Two brothers in United States v. Winkleman, Nos. 03-4500, 03-4753, filed motions in the Third Circuit requesting that it recall its mandate and reinstate their direct appeals so they could try to seek relief under Alleyne v. United States, 133 S. Ct. 2151, 2155 (2013). Alleyne held that "any fact that increases the mandatory minimum [sentence] is an ‘element’ that must be submitted to the jury" and proved beyond a reasonable doubt. The Court construed the motions as successive collateral attacks on the Winklemans’ convictions and sentences under 28 U.S.C. § 2255.
A second or successive § 2255 petition is only authorized if it is based on newly discovered evidence or a new rule of constitutional law, "made retroactive to cases on collateral review by the Supreme Court, that was previously unavailable." Even if Alleyne announced a new rule of law, the Supreme Court has not made it retroactive to cases on collateral review. It is not a new substantive rule that places certain private activity beyond the reach of the criminal laws and it is not a watershed rule of criminal procedure that alters "our understanding of the bedrock procedural elements" of the adjudicatory process.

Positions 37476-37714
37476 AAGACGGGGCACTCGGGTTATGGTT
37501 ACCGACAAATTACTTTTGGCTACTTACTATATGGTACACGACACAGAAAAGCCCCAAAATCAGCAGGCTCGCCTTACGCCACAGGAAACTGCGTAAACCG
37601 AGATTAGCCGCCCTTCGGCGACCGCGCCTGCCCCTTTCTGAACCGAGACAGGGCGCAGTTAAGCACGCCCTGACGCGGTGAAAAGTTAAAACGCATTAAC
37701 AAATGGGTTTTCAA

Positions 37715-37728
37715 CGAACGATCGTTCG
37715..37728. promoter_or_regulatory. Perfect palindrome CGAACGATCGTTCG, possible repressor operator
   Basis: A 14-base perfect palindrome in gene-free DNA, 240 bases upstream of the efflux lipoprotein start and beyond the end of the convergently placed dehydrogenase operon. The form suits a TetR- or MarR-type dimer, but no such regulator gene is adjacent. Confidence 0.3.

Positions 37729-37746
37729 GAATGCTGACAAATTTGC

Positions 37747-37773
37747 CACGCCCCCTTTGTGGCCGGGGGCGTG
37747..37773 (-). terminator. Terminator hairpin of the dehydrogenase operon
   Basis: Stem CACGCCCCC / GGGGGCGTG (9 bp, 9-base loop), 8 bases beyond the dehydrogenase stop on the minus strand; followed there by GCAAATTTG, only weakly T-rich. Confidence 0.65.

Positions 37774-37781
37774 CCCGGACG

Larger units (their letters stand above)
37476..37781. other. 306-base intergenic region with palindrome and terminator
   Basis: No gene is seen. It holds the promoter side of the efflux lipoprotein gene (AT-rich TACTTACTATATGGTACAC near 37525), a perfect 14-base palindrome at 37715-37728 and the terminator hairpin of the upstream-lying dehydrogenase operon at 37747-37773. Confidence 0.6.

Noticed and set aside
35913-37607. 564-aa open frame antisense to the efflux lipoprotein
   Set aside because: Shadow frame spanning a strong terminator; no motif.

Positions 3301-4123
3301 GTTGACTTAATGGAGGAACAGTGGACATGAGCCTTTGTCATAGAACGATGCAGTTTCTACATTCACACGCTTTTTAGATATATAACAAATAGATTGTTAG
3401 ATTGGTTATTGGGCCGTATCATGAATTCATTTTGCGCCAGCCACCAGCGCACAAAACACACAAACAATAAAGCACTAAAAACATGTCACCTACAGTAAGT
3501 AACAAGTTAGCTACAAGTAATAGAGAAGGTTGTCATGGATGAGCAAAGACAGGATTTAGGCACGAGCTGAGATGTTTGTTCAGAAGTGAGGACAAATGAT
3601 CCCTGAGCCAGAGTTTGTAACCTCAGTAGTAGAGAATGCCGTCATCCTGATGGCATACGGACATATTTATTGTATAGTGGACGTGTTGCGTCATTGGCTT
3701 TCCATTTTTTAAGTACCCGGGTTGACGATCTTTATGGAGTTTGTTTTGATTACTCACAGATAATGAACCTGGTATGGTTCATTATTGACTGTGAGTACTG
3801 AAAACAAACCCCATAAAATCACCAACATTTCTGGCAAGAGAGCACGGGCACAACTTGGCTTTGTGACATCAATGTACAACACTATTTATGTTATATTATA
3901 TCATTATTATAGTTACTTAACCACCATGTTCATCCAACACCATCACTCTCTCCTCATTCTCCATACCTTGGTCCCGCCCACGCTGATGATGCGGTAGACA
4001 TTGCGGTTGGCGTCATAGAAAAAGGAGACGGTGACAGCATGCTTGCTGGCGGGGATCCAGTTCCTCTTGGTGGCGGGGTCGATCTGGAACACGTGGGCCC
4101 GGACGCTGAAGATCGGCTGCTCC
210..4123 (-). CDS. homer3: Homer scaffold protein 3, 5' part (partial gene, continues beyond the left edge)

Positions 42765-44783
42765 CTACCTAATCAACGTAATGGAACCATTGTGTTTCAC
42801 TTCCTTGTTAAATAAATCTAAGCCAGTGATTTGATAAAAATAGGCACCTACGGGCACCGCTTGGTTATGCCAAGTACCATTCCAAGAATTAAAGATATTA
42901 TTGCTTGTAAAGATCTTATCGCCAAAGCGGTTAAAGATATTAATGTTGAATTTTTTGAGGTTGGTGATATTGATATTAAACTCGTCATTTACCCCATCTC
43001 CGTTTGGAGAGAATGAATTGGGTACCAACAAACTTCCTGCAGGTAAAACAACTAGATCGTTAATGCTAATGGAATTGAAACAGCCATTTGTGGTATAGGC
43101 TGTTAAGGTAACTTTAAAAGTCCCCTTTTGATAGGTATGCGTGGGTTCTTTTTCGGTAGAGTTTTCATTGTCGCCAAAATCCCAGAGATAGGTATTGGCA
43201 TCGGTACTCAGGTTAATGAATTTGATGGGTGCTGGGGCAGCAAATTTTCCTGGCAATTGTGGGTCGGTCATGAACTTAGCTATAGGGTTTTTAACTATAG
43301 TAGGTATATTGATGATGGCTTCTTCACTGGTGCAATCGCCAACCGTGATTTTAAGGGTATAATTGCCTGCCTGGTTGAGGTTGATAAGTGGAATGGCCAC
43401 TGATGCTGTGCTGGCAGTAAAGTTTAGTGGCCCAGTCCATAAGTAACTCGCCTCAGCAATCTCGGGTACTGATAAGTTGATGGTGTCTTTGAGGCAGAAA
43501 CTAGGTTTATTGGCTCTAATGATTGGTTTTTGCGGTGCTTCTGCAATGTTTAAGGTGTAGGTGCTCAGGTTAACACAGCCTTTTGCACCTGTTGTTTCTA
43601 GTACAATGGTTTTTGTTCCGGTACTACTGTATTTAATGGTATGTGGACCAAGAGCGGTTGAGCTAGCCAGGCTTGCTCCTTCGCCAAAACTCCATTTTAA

For those proceeding outside the successive petition context, it may be possible to argue that the Court's statement that Alleyne is not a watershed rule is dictum, since it was not necessary to the Court's ruling on retroactivity for successors under Tyler v. Cain, 533 U.S. 656, 668 (2001).